Monday, June 18, 2018


By William Yaw Owusu
Monday June 18, 2018

Exton Cubic Group Limited, which has links to Ibrahim Mahama, brother of former President John Mahama, is planning to appeal against a ruling by a court to prevent the company from claiming compensation from the government.

The High Court 2 (Human Rights Division) in Kumasi on Thursday dismissed Exton Cubic’s application that tried to claim compensation from the government for the confiscation of equipment it hired from Engineers and Planners (E&P), a private company, which also belongs to Ibrahim Mahama.

The confiscation of the equipment was in respect of the attempt by the Exton Cubic to mine bauxite in the forest of Nyinahini in the Atwima Mponua District of the Ashanti Region.

Appeal Mode 
However, a source told DAILY GUIDE that the camp of Ibrahim Mahama is dissatisfied with Justice Addai Krofah’s judgement and wants a superior court to review the verdict.

Exton Cubic Company Limited instituted the action against the Attorney-General, the Ashanti Regional Minister and the District Chief Executive (DCE) of Atwima Mponua District Assembly, claiming, among others that “the seizure of the company’s equipment by the Ashanti Regional Minister and the continued detention of same amounted to a violation of its property rights under article 18(2) of the Constitution.”

Total Amount 
It sought another order for the payment of GH¢61,000 for each day the equipment remained seized by the State, being indemnity for the cost of hire of the equipment, as well as damages for injury.

The total amount claimed by Exton Cubic as cost of daily hire of the equipment up to the end of February, 2018,  when the equipment were released by the regional minister, was in excess of GH¢12,000,000.00, in addition to damages for injury suffered from the loss of use.

Plantiff’s Counsel 
Represented by Osafo-Buabeng, Godwin Edudzi Tamakloe and Twumasi Ankrah, Exton Cubic argued that the seizure of the mining equipment by the State was unwarranted as the equipment were being conveyed onto the land, the subject matter of three mining leases validly granted by the State.

Counsel told the court that Exton Cubic had rightfully hired the equipment under a contract with Messrs Engineers and Planners Limited, an Accra-based company.

As a result, counsel argued that the seizure of the equipment under the circumstances amounted to an unjustified interference with their human rights, particularly the company’s right to own property.

The defendants, represented by Deputy Attorney-General, Godfred Yeboah Dame, argued that the application by Exton Cubic was incompetent since Article 18(2) of the Constitution only protects a person’s right to privacy in his communication, correspondence, home or property, explaining that “the impounding of the equipment allegedly hired by Exton Cubic and being conveyed on public roads did not occasion any breach of privacy of the company.”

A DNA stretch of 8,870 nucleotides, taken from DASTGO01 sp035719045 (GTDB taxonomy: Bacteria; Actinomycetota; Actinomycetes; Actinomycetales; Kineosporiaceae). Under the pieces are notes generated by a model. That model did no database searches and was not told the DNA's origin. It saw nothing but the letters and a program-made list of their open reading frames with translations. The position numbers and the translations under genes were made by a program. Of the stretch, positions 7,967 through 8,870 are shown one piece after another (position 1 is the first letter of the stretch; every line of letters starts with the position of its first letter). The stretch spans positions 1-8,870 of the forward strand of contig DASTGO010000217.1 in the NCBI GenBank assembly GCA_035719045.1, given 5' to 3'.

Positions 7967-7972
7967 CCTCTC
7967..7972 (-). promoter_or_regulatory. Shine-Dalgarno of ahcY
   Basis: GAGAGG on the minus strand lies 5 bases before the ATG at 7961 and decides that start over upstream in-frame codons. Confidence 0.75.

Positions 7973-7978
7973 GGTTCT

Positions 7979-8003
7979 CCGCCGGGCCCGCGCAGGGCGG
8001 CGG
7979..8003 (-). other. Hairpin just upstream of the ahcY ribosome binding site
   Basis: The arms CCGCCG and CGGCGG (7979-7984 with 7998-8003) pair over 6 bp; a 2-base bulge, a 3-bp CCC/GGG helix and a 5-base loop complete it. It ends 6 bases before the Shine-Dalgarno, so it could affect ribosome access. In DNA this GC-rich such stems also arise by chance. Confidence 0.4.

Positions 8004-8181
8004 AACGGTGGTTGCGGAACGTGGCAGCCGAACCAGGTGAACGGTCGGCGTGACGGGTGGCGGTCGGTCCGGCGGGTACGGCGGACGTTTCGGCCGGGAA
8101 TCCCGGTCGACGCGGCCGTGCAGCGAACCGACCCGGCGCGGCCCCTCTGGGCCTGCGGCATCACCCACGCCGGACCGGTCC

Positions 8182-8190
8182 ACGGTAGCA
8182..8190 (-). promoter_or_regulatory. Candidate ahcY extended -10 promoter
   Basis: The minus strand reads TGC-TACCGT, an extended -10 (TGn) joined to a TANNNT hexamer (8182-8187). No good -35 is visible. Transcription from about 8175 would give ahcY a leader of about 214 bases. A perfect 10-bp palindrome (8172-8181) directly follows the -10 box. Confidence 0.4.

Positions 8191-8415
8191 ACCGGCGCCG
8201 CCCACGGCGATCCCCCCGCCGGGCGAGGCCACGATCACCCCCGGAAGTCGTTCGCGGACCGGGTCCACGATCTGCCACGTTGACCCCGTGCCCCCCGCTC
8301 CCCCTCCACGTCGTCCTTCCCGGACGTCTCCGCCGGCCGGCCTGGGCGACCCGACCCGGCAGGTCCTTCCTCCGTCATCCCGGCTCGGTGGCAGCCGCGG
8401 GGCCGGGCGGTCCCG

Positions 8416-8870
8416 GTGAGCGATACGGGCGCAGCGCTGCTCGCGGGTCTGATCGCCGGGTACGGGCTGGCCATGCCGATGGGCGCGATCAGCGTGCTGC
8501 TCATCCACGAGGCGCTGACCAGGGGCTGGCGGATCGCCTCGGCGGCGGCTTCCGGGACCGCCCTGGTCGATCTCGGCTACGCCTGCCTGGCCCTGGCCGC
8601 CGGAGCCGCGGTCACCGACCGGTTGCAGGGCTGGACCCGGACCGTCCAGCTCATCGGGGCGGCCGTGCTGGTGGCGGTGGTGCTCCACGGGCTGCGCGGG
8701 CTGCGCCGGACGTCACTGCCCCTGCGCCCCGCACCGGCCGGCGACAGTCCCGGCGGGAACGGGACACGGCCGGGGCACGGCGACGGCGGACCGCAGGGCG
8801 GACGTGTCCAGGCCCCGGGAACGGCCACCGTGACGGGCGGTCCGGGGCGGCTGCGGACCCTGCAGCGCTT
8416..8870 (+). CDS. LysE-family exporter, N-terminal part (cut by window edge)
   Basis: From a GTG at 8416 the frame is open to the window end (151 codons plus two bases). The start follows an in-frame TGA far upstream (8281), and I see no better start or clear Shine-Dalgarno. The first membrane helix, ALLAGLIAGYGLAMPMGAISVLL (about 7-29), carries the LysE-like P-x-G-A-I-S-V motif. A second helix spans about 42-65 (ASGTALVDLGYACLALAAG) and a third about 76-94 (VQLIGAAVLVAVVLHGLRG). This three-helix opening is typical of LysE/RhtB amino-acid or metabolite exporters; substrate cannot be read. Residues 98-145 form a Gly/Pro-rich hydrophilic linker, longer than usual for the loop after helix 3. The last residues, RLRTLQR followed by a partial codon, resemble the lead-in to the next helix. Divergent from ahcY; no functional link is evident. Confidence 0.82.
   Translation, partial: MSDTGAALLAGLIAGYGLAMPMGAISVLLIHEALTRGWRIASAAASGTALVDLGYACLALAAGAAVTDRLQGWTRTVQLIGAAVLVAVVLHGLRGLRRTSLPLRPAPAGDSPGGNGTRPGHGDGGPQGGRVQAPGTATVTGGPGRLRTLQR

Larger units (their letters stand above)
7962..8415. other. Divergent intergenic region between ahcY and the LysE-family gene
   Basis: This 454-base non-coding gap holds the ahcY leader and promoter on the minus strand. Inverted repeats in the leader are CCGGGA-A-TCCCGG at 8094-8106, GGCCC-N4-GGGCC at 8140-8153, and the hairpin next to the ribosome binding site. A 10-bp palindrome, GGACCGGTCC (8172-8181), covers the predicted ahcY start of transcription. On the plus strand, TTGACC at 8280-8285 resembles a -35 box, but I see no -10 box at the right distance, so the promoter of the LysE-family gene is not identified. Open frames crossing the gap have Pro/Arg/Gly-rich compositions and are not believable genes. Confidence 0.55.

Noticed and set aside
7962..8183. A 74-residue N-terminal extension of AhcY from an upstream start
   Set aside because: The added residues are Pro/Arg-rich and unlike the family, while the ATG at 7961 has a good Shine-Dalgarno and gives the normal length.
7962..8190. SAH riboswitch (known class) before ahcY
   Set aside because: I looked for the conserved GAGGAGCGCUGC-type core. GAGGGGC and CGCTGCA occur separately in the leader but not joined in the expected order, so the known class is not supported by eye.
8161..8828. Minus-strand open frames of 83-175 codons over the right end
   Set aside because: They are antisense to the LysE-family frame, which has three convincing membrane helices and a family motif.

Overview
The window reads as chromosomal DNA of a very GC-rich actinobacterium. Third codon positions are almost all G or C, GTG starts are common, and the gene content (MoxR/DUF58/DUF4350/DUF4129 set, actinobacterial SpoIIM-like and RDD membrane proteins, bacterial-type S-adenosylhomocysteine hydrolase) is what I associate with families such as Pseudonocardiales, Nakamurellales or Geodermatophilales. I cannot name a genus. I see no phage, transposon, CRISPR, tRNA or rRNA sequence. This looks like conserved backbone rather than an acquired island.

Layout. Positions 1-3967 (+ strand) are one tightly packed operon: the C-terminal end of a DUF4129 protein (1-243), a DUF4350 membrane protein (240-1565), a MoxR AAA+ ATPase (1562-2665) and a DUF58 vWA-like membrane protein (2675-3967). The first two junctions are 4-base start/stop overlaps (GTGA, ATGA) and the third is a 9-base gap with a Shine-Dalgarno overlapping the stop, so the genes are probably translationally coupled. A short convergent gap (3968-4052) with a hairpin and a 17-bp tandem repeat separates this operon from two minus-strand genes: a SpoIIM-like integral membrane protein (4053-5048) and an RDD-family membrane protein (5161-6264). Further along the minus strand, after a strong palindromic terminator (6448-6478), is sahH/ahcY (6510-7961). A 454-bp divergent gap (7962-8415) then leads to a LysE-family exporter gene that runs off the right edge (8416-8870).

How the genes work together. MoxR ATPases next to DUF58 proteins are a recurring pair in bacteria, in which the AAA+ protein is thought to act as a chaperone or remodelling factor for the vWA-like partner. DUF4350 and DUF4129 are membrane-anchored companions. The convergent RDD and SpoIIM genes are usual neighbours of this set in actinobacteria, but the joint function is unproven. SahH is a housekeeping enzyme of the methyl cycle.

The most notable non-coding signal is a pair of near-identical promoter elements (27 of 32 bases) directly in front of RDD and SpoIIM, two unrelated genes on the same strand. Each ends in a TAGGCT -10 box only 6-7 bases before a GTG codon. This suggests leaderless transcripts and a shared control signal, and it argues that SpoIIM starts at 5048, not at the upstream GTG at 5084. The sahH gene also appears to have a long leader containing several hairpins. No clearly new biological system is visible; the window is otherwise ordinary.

Deputy AG Response 
Mr Dame argued, “In any event the purported execution of three mining leases in favour of Exton Cubic on 29th December, 2016, did not convey any mineral rights to the company as the leases had not satisfied the constitutional precondition of parliamentary ratification”. “To this extent, the attempt by Exton Cubic to go on to the lands in question  illegally.”

According to the Deputy Attorney-General, the courts of Ghana had held in many cases that no restitutionary rights flowed from an agreement entered into in violation of the laws of Ghana.

He added that the alleged agreement between Exton Cubic and Engineers and Planning Limited was thus illegal and the claim for indemnity by Exton Cubic was untenable.

Mr. Dame further argued that a claim for indemnity can only be validly made under a contract between two parties.

“Since the State was not a party to the alleged contract between Exton Cubic and Engineers and Planners, the claim by Exton Cubic for indemnity by the State was baseless,” Mr Dame argued.

Court’s Decision 
In its judgement, the court, presided over by Justice Krofah, upheld the submissions of the state that the purported mining leases of Exton Cubic conveyed no mineral rights and therefore the company had no business moving equipment to the land.

The judge said the Exton Cubic supervised illegal mining activities in the nature of what is popularly known as “galamsey.”

Justice Krofah observed that the Regional Minister, who is vested with executive authority in the region, had a duty to prevent a breach of the law which the youth in the area, on the evidence, were threatening to cause.

The judge further held that since no restitutionary rights could flow from an agreement entered into contrary to the laws of Ghana, the claim for compensation by Exton Cubic was without basis.

The court also held that an allegation of breach of privacy cannot be competently made in respect of the seizure of equipment being conveyed in broad daylight on the roads of Ghana.

It said the applicant failed to demonstrate how its rights were infringed upon by the State.

Product of Collusion 
Justice Krofah also cast doubt on the alleged contract between Exton Cubic and Messrs. Engineers and Planners since Exton Cubic had failed to rebut the allegation by Deputy Attorney-General, Yeboah Dame, to the effect that the two companies were related and the purported contract between them was the product of collusion.

No costs were awarded by the court.

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